10. Mork & Mindy

Top 10 Android Apps of 2014

We’ll be launching our ukphonebook Android app in the next few weeks, so in preparation we’ve narrowed down our top 10 Android apps of 2014.

1. ukphonebook – Free

This is essentially a pocket version of the ukphonebook.com website. You can search the UK telephone directory for business and residential information, search the Electoral Roll, look up postcodes and dialling codes and even TPS check phone numbers. And you still get your free search credits every day. Follow us on Twitter or Facebook to be the first to hear when we launch in the Google Play Shop.

2. Nova Launcher Prime - £2.40

Customize your homescreen interface with Nova Launcher Prime. This app allows you to play with various settings such as gestures and drawer groups, whilst maintaining a super-fast and smooth experience. You can also customise themes and access icon sets available on Google Play.

3. Google Keep – Free

This is a syncing notepad that supports photo notes, voice notes, and checklists and saves them to Google Drive where they can be accessed on any other web-connected device. It is ideal for quick note-taking on the go with a colourful and easy-to-use interface.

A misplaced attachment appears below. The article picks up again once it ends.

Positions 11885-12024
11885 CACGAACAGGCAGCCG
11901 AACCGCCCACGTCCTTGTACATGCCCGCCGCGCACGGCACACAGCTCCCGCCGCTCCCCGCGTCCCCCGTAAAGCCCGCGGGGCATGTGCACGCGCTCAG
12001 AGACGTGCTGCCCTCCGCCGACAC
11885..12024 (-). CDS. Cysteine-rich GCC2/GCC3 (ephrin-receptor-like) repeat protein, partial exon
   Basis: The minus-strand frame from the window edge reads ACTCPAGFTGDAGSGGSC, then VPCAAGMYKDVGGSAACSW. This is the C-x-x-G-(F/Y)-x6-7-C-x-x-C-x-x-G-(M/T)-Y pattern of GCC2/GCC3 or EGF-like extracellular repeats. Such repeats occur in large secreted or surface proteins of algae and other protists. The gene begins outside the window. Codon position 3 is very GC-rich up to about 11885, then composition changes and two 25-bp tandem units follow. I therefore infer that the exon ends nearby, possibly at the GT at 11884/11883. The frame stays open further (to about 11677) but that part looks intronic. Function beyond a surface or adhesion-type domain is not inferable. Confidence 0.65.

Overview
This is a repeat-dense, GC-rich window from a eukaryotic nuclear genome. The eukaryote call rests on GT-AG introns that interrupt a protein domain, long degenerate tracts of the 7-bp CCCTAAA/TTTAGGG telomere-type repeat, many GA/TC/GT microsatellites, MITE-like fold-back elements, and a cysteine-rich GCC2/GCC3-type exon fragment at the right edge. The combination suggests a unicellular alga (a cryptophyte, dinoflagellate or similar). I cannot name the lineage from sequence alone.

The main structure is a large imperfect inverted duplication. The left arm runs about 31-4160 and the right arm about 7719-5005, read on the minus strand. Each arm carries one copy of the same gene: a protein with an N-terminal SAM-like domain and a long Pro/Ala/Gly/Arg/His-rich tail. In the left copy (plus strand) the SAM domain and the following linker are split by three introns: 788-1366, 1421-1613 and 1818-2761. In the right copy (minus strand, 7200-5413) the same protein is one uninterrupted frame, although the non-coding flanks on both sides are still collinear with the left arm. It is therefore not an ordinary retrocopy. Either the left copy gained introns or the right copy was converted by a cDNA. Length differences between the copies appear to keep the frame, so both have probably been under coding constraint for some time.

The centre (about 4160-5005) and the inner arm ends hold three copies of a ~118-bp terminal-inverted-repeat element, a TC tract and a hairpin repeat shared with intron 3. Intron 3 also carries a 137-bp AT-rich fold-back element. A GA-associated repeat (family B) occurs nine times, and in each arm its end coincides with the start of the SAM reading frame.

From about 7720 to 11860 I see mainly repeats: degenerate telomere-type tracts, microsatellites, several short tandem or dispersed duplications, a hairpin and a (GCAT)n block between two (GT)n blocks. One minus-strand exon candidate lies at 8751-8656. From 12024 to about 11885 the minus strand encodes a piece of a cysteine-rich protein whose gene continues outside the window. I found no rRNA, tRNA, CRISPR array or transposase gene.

4. Spotify – Free

This app is free to download but we highly recommend taking out a premium subscription once you have downloaded it. Spotify can essentially replace your music collection as it provides you with access to a huge inventory of music on-demand. You can even download your favourite music for offline listening.

5. Snapseed – Free

Image editing and filters have recently improved on Instagram, however, you will still want to run your photos through this app before Instagramming them. You get more control when correcting/tuning/adjusting your images and there is a wide range of filters to choose from.

6. Duolingo – Free

Learn Spanish, French, German, Portuguese, Italian, and English. This app makes a game out of learning a new language with bite-sized lessons. You can easily track your progress and also have the option to set daily goals for yourself.

7. Untappd – Discover BeerFree